alexa The risk of major birth defects after intracytoplasmic sperm injection and in vitro fertilization.
Reproductive Medicine

Reproductive Medicine

Reproductive System & Sexual Disorders: Current Research

Author(s): Hansen M, Kurinczuk JJ, Bower C, Webb S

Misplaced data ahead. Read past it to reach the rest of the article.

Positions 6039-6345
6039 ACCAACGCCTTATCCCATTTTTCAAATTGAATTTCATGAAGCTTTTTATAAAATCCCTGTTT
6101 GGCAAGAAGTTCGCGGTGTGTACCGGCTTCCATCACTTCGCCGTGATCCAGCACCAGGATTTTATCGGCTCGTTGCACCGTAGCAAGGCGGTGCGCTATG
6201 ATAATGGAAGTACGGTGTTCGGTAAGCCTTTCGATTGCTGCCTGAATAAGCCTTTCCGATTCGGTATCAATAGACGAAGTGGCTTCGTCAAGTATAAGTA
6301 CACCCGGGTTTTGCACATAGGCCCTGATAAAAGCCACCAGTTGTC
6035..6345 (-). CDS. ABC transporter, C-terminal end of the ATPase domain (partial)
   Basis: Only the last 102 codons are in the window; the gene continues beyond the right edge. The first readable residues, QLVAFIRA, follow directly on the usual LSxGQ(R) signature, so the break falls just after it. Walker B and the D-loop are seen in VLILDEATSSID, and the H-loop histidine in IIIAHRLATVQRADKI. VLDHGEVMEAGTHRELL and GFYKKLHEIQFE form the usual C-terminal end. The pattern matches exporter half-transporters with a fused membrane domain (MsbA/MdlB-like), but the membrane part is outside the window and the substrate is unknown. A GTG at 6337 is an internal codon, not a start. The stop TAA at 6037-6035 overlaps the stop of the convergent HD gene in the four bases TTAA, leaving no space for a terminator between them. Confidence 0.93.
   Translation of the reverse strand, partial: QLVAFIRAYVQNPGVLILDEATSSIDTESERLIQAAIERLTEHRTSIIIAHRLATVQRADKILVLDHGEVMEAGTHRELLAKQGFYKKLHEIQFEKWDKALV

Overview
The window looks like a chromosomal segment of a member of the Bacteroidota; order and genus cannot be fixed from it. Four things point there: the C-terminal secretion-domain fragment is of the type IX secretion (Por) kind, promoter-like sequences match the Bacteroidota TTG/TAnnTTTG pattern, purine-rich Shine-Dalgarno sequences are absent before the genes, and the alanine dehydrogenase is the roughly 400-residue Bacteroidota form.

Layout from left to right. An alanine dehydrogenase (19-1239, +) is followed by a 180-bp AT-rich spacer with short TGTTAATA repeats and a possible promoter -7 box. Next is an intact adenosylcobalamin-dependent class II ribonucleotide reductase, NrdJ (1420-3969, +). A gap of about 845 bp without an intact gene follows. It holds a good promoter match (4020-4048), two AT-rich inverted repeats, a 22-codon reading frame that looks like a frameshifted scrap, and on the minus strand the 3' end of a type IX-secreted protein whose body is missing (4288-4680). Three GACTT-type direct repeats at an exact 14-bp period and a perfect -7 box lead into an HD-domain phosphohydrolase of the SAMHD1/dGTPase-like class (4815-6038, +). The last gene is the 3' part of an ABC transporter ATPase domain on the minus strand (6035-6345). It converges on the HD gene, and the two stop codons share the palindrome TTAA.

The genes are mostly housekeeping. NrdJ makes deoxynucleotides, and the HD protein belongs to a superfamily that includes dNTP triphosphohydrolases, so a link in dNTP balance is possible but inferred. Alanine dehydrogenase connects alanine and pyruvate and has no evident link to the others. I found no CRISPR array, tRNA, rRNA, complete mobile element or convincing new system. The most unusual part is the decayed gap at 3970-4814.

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Abstract BACKGROUND: It is not known whether infants conceived with use of intracytoplasmic sperm injection or in vitro fertilization have a higher risk of birth defects than infants conceived naturally. METHODS: We obtained data from three registries in Western Australia on births, births after assisted conception, and major birth defects in infants born between 1993 and 1997. We assessed the prevalence of major birth defects diagnosed by one year of age in infants conceived naturally or with use of intracytoplasmic sperm injection or in vitro fertilization. RESULTS: Twenty-six of the 301 infants conceived with intracytoplasmic sperm injection (8.6 percent) and 75 of the 837 infants conceived with in vitro fertilization (9.0 percent) had a major birth defect diagnosed by one year of age, as compared with 168 of the 4000 naturally conceived infants (4.2 percent; P<0.001 for the comparison between either type of technology and natural conception). As compared with natural conception, the odds ratio for a major birth defect by one year of age, after adjustment for maternal age and parity, the sex of the infant, and correlation between siblings, was 2.0 (95 percent confidence interval, 1.3 to 3.2) with intracytoplasmic sperm injection, and 2.0 (95 percent confidence interval, 1.5 to 2.9) with in vitro fertilization. Infants conceived with use of assisted reproductive technology were more likely than naturally conceived infants to have multiple major defects and to have chromosomal and musculoskeletal defects. CONCLUSIONS: Infants conceived with use of intracytoplasmic sperm injection or in vitro fertilization have twice as high a risk of a major birth defect as naturally conceived infants. This article was published in N Engl J Med and referenced in Reproductive System & Sexual Disorders: Current Research

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